European Trade With China and Southeast Asia
China and Southeast Asia
With the exception of Siam (present-day Thailand), nearly all the islands and kingdoms of Southeast Asia were under European sway by the outbreak of World War I in 1914. Most of the colonization took place after 1870. Thanks to the strength and military skill of Indian troops, Britain took over Burma and Singapore. Singapore was important for the protection of British shipping lanes, and Burma was ruled by an ambitious dynasty that threatened British supremacy in the region.
Britain’s power base in India enabled it to open up trade with Manchu (Qing) China, which had maintained a highly favorable trade balance with Britain up to this time, for two reasons. First, the Chinese were not interested in acquiring Western goods, insisting instead on being paid in silver. Second, the Chinese did not desire any cultural exchange with the West; from the Chinese point of view, exposure to Western culture and ideas meant contamination. This attitude meant that only certain Chinese ports were open to Western traders, and the behavior of those who went ashore was strictly regulated.
Westerners traded with China despite the unfavorable financial balance, because China provided goods they could not purchase elsewhere. Tea was the favorite beverage in Britain, and China was also the source of porcelain, ceramics, silks, and other luxury goods. Britain and other Western nations pressured China to relax its restrictive policies, but to no avail—until the British hit on the effective but morally bankrupt notion of offering opium, cultivated in British India, as payment for Chinese goods.
The nineteenth century was an era of abysmal medical ignorance, and both Western and Eastern doctors prescribed opium as a painkiller. However, society was well aware that opium was a hallucinogenic, used illegitimately (not illegally in all countries) as what is today called a “recreational” drug. The Chinese had used opium for medicinal purposes for centuries, but placed a ban on its purchase or use without a doctor’s prescription. However, China was not without its drug-dealers and opium addicts. The sudden rise in the availability of opium allowed the Chinese underworld excellent opportunities for profit, and the desirability of the opium caused a 180-degree shift in the trade balance between China and Britain.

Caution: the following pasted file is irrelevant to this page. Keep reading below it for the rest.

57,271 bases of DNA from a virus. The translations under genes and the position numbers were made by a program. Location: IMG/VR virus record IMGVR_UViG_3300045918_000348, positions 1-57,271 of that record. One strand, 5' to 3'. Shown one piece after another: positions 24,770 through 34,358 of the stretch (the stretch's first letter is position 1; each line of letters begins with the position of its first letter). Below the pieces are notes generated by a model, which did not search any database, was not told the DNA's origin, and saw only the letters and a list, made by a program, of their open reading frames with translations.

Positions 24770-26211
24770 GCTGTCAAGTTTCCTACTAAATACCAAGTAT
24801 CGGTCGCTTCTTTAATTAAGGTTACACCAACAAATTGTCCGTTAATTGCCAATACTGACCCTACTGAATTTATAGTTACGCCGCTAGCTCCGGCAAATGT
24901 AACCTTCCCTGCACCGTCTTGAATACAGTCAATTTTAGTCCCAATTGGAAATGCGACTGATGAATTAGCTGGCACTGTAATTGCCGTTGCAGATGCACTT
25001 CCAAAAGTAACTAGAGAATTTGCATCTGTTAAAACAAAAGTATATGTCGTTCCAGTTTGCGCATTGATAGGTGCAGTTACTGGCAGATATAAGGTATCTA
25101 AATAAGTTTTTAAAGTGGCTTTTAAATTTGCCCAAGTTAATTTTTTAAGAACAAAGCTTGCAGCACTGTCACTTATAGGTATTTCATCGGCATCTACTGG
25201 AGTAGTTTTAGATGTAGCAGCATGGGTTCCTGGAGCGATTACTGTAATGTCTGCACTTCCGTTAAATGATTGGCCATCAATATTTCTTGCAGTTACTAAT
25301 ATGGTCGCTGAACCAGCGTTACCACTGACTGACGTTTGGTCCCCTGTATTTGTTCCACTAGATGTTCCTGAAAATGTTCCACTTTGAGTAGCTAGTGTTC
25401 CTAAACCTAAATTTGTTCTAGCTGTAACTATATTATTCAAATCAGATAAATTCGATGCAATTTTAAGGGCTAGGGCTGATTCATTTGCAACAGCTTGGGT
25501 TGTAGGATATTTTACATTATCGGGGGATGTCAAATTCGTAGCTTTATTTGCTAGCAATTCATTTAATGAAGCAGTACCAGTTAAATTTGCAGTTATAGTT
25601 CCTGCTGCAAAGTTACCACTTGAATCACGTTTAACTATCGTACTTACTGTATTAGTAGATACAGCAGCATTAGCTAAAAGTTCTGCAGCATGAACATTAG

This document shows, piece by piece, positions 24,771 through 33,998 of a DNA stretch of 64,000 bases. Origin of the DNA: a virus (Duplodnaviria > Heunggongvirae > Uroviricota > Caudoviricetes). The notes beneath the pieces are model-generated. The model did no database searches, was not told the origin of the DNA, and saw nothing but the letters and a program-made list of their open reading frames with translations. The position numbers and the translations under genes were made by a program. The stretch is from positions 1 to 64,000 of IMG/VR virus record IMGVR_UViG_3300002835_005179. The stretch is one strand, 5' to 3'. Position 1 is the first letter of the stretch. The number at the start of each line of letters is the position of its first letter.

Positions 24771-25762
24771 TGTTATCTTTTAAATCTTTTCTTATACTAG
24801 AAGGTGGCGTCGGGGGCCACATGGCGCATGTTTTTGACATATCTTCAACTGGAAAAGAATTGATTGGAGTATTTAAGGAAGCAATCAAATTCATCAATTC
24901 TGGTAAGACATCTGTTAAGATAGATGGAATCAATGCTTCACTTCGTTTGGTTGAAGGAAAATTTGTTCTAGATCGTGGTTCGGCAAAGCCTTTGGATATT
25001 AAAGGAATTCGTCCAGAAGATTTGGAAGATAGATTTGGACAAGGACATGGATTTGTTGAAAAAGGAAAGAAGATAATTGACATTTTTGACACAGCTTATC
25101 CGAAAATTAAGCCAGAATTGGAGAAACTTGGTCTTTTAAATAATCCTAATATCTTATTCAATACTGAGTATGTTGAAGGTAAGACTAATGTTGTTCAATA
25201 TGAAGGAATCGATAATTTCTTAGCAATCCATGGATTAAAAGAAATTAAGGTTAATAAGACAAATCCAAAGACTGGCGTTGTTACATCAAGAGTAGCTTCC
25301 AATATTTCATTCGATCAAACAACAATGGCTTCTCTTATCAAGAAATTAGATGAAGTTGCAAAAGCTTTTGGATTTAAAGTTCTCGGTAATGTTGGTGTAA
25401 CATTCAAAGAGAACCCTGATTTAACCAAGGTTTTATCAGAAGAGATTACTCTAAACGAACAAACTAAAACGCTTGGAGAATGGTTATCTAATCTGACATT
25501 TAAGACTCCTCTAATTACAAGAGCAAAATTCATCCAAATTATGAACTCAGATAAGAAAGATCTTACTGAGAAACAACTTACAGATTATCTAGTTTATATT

The Manchus banned the importation of the drug. This provoked the British warships to fire on China, inaugurating the First Opium War in 1840. By 1842 the Chinese, unable to match the British military power, conceded defeat and accepted British demands to resume the importation of opium and to sign new treaties. Historians refer to these agreements as “unequal treaties” because they were all but signed at gunpoint, with one side dictating all the terms. The treaties specified that the Chinese would open several ports for trade; that China would provide equal access and privileges to all Western trading partners; and that foreigners, if accused of any crimes in China, would be tried by their own nations rather than in Chinese courts—a proceeding known as “extraterritoriality.” The First Opium War effectively ended China’s reign as a world power until after World War II.
Britain and France formed an alliance and won further concessions from the Manchus in the Second Opium War, fought from 1856 to 1860. At the same time, Russia took the opportunity to seize a large expanse of Siberian territory from China. After two more wars, one with France and one with Japan, China was cornered. The West forced the Qing government to adopt a free trade policy. Although the Qing emperor remained on the throne, he had little authority over events. Britain, France, Germany, Japan, and Russia established spheres of influence over most of China.
The Dutch won a power struggle on the island of Java in 1830 and gained huge profits by purchasing Javanese crops (sugar, coffee, and tea) very cheaply and selling them in Europe at much higher prices.
France was also active in Southeast Asia. In 1858–1859 the French invaded Vietnam and established a colony despite resistance from both Vietnam and China. By 1884, France had established protectorates in Annan and Tonkin; three years later they had taken over Cambodia. The French administered the area as the Union of Indochina. It was valuable for its natural resource of rubber, timber, and rice.
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